The chemical analysis of shallow firn cores sampled in coastal and plateau areas in Northern Victoria Land and along a transect from Talos Dome to Dome C (East Antarctica, Pacific Ocean sector) allowed a global view of spatial and temporal changes in chemical composition of snow depositions over the last 100 years. Variations in concentration of primary (sea spray) and secondary (biogenic emission, atmospheric inputs) source markers were observed and discussed as a function of distance from the sea and altitude. In the stations characterized by relatively high snow accumulation rates, the sub-sampling resolution was sufficient to obtain a stratigraphic dating by using the periodical variations of seasonal markers. In these stations, a subdivision in "summer" and "winter" samples was carried out in order to study the seasonal changes of the contributions of the measured compounds to the snow composition as elevation and distance from the sea increase. Some evidence of post-depositional effects which are able to change the original deposition of chloride and nitrate, was observed at stations with low accumulation rates. The reliability of the depth/concentration profile of these substances for reconstructing past deposition was also discussed.

Spatial and temporal distribution of environmental markers from coastal to plateau areas in Antarctica by firn core analysis / R. Traversi; S. Becagli; E. Castellano; O. Largiuni; A. Migliori; M. Severi; M. Frezzotti; R. Udisti. - In: INTERNATIONAL JOURNAL OF ENVIRONMENTAL ANALYTICAL CHEMISTRY. - ISSN 0306-7319. - STAMPA. - 84 (6-7):(2004), pp. 523-536. [10.1080/03067310310001640393]

Spatial and temporal distribution of environmental markers from coastal to plateau areas in Antarctica by firn core analysis.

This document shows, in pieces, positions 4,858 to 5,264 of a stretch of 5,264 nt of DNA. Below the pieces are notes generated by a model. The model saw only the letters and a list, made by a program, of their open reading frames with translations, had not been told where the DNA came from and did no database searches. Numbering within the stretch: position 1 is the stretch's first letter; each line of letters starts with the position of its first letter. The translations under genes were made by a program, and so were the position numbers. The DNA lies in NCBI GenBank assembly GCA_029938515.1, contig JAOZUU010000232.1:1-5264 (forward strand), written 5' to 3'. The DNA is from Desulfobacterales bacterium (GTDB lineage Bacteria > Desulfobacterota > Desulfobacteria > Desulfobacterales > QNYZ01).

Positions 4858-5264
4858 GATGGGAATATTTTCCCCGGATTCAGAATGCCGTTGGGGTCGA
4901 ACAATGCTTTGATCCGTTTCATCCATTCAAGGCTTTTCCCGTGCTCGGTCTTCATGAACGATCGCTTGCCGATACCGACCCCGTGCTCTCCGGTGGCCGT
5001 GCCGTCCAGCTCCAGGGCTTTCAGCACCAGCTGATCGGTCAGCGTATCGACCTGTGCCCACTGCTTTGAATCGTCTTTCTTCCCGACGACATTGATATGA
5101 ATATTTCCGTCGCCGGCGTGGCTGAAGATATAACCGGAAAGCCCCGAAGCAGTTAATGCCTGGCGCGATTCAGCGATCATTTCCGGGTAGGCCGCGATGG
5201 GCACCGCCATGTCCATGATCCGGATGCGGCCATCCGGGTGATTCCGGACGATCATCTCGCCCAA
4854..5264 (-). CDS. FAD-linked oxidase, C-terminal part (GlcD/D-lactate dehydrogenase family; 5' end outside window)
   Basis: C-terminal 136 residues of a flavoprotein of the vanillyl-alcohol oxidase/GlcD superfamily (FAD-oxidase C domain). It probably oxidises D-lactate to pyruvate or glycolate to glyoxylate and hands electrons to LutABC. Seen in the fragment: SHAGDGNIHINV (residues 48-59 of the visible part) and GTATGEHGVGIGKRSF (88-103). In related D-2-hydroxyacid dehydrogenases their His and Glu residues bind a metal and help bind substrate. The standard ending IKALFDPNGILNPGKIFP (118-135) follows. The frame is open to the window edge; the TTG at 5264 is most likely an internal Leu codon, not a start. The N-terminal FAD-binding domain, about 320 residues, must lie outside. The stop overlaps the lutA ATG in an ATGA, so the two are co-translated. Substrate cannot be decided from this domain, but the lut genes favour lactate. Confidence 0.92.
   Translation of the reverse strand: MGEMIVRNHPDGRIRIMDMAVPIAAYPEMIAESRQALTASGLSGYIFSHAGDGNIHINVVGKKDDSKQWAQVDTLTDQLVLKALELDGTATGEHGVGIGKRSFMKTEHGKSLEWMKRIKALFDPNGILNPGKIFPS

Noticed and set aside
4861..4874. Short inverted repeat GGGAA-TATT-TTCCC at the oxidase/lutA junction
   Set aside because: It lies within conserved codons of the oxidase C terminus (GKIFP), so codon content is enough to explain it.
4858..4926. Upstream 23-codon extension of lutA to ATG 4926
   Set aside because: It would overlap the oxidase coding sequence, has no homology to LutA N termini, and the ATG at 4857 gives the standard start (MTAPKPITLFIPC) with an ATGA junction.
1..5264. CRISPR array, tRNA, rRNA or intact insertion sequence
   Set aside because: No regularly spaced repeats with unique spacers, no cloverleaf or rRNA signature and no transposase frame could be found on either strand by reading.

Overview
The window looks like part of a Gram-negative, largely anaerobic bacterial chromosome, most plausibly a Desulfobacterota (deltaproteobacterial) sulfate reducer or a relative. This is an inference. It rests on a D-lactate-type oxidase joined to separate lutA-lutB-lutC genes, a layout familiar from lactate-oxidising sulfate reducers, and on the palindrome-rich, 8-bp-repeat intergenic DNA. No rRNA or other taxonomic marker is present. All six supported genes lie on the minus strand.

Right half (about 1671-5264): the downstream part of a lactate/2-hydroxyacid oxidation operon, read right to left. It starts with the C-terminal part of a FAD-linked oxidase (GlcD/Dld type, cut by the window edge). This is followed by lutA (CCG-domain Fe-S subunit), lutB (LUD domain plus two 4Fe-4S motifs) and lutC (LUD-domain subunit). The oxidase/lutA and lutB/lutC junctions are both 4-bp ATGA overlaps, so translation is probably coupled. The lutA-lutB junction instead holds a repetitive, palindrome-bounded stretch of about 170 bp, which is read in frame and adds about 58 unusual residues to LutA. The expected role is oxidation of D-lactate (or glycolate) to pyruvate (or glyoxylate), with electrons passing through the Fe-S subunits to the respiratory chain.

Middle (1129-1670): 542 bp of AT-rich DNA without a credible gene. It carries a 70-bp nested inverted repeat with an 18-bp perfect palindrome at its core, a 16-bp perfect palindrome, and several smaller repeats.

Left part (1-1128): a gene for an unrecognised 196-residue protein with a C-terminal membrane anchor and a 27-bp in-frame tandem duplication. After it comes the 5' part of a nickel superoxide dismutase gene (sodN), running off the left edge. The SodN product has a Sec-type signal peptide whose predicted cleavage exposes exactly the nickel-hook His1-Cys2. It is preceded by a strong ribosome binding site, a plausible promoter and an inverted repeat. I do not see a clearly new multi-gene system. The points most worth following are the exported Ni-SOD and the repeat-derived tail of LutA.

TRAVERSI, RITA;BECAGLI, SILVIA;CASTELLANO, EMILIANO;SEVERI, MIRKO;UDISTI, ROBERTO
2004

Abstract

The chemical analysis of shallow firn cores sampled in coastal and plateau areas in Northern Victoria Land and along a transect from Talos Dome to Dome C (East Antarctica, Pacific Ocean sector) allowed a global view of spatial and temporal changes in chemical composition of snow depositions over the last 100 years. Variations in concentration of primary (sea spray) and secondary (biogenic emission, atmospheric inputs) source markers were observed and discussed as a function of distance from the sea and altitude. In the stations characterized by relatively high snow accumulation rates, the sub-sampling resolution was sufficient to obtain a stratigraphic dating by using the periodical variations of seasonal markers. In these stations, a subdivision in "summer" and "winter" samples was carried out in order to study the seasonal changes of the contributions of the measured compounds to the snow composition as elevation and distance from the sea increase. Some evidence of post-depositional effects which are able to change the original deposition of chloride and nitrate, was observed at stations with low accumulation rates. The reliability of the depth/concentration profile of these substances for reconstructing past deposition was also discussed.
84 (6-7)
523
536
R. Traversi; S. Becagli; E. Castellano; O. Largiuni; A. Migliori; M. Severi; M. Frezzotti; R. Udisti
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Utilizza questo identificativo per citare o creare un link a questo documento: https://hdl.handle.net/2158/371499
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